Sit Spin In Ice Skating Tips – Part 1 (Charyl Brusch)

Spin specialist Charyl Brusch explains how she teaches a sit spin.  Right from the beginning, Charyl focuses on the position and she uses a 4 step process:  press down on the hands, stick out the butt, press on the toes, and drop straight down on two feet with the hands really close to the knees, head up, and back arched.  Charyl demonstrates this with two skaters to make it clear.

Charyl says, “When you’re doing a sit spin, it’s really important that you get your shoulders over your skating knee.”  This is a valuable tip as many skaters don’t press forward enough with their upper body so they can never balance properly in the desired position.  Charyl draws a picture of what she wants.

Note that she wants the skaters bottom to be level with their knee, and she wants the back arched and hands down.  She notes that sit spin position is somewhat dependent on body type.  She feels the sit spin is harder for skaters with longer legs and easier for those with shorter legs.

Next she discusses the entrance.  She uses the same entrance as on the scratch spin.  She demonstrates the gliding entrance position with her skater.  Charyl wants the free leg to come around high.  She likes the skater to bring the free leg in front and then drop it.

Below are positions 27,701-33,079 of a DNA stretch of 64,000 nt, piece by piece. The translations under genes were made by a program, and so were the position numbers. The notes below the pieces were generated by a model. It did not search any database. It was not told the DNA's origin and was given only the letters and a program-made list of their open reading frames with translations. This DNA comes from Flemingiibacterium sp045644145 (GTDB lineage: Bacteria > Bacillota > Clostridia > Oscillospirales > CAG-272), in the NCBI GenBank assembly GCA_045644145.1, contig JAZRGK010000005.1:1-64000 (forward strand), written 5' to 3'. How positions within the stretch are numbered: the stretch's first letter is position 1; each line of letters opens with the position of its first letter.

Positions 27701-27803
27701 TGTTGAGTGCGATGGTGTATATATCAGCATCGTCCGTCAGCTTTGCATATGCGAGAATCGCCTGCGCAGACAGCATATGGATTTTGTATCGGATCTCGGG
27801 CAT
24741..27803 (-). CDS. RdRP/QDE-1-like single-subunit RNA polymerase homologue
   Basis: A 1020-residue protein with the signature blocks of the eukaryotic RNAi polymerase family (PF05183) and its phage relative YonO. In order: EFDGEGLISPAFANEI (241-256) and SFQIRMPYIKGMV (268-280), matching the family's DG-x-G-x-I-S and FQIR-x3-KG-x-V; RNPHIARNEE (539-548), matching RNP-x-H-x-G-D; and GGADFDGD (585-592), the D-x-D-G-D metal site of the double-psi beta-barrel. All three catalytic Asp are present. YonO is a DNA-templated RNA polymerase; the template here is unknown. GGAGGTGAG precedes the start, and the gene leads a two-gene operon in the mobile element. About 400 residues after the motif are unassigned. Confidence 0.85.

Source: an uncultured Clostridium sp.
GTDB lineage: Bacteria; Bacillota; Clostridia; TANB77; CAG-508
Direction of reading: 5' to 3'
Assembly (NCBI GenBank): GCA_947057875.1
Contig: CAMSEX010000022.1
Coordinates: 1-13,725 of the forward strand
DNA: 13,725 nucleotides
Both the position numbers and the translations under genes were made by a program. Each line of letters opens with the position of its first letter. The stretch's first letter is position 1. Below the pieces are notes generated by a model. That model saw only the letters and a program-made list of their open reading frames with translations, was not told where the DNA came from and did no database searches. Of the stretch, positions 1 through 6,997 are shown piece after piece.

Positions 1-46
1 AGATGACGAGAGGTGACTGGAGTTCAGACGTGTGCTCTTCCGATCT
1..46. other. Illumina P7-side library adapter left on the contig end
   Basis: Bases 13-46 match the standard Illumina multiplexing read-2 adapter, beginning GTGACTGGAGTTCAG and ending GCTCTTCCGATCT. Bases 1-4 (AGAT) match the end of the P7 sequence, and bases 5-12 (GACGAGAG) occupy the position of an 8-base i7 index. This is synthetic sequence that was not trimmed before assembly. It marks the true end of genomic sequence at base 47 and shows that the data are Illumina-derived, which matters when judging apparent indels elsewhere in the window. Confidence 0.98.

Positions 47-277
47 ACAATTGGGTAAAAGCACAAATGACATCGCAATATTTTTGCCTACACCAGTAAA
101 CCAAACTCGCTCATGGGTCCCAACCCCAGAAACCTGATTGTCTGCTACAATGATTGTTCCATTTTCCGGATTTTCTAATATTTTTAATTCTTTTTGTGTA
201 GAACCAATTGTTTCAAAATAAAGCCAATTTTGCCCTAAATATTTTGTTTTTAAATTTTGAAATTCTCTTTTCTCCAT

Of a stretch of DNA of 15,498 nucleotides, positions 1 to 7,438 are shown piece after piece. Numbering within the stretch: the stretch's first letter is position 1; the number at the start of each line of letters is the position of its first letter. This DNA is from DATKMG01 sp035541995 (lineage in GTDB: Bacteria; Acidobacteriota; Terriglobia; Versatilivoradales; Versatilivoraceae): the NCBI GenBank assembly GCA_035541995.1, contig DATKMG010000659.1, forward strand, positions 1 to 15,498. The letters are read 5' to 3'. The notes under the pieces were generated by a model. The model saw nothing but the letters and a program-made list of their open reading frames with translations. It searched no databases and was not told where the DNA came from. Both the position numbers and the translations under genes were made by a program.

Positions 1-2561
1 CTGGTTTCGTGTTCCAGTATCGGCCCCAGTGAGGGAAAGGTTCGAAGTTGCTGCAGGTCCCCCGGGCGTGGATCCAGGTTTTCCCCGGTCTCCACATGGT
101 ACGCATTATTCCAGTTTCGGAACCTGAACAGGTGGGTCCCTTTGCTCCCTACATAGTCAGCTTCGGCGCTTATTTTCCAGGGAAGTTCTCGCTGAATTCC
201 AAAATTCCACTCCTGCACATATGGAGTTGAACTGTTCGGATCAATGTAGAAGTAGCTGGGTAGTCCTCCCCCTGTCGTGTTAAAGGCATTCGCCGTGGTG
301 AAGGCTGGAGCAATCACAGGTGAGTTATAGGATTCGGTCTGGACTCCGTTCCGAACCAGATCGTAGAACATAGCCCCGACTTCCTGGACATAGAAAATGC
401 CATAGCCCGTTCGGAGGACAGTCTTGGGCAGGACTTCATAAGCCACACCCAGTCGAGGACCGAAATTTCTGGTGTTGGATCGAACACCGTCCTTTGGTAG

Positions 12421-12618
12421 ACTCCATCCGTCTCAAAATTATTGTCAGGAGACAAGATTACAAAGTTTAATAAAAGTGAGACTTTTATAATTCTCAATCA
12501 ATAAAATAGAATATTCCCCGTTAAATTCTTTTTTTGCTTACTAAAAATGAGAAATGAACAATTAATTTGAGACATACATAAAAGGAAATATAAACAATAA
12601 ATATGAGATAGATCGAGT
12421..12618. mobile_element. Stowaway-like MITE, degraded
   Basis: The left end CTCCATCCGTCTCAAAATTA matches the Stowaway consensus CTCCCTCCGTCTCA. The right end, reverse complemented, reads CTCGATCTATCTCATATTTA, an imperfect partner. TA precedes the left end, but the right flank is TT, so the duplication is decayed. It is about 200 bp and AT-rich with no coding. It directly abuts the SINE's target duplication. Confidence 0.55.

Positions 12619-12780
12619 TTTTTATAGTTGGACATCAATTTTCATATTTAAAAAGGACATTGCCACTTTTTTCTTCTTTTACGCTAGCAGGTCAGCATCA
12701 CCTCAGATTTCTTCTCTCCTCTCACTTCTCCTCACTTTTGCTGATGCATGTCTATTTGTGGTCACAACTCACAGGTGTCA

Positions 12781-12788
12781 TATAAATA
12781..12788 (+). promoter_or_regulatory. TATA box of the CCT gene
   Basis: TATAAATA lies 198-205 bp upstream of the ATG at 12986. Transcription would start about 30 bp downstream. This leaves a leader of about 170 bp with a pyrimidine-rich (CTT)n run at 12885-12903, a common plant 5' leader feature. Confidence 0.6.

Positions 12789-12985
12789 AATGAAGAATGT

Charyl notes that many coaches teach the skater to start sitting while they are bringing the leg around.  But Charyl prefers bringing the leg around first and then sitting quicker as she feels it reduces traveling.  (Note that she does not want the skater to come up out of the skating knee.  She simply wants them to keep their knee bend until the foot comes in front before pressing down.  Charyl clarifies this in a future video.)  She wants the free leg to come around with the leg straight at the knee, and then a slight knee bend when the free foots in front to help get a nice turn-out.  Charyls says, “I want your right foot on your left side” for skaters that spin to the left.

Charyl wants the hands right in front of the skating knee and not between the knees.  She discusses another helpful tip with her skater to keep the free leg behind longer to prevent the shoulders from releasing early.

When teaching skaters to come up out of a sit spin, Charyl wants them to bring their elbows up and their free knee up at the same time.  She doesn’t want them to “stand up” but rather she says, “I want them to come up sitting forward.  So they’re kind of coming up at an angle. It lifts them right up off their toe.”

At the end of the video, Charyl discusses the desired relative position of the legs and whether the knees should be together or apart.  Charyl wants the free knee slightly below the skating knee and the thighs squeezing together.  Charyl notes that it’s extremely important that the free hip does not drop.


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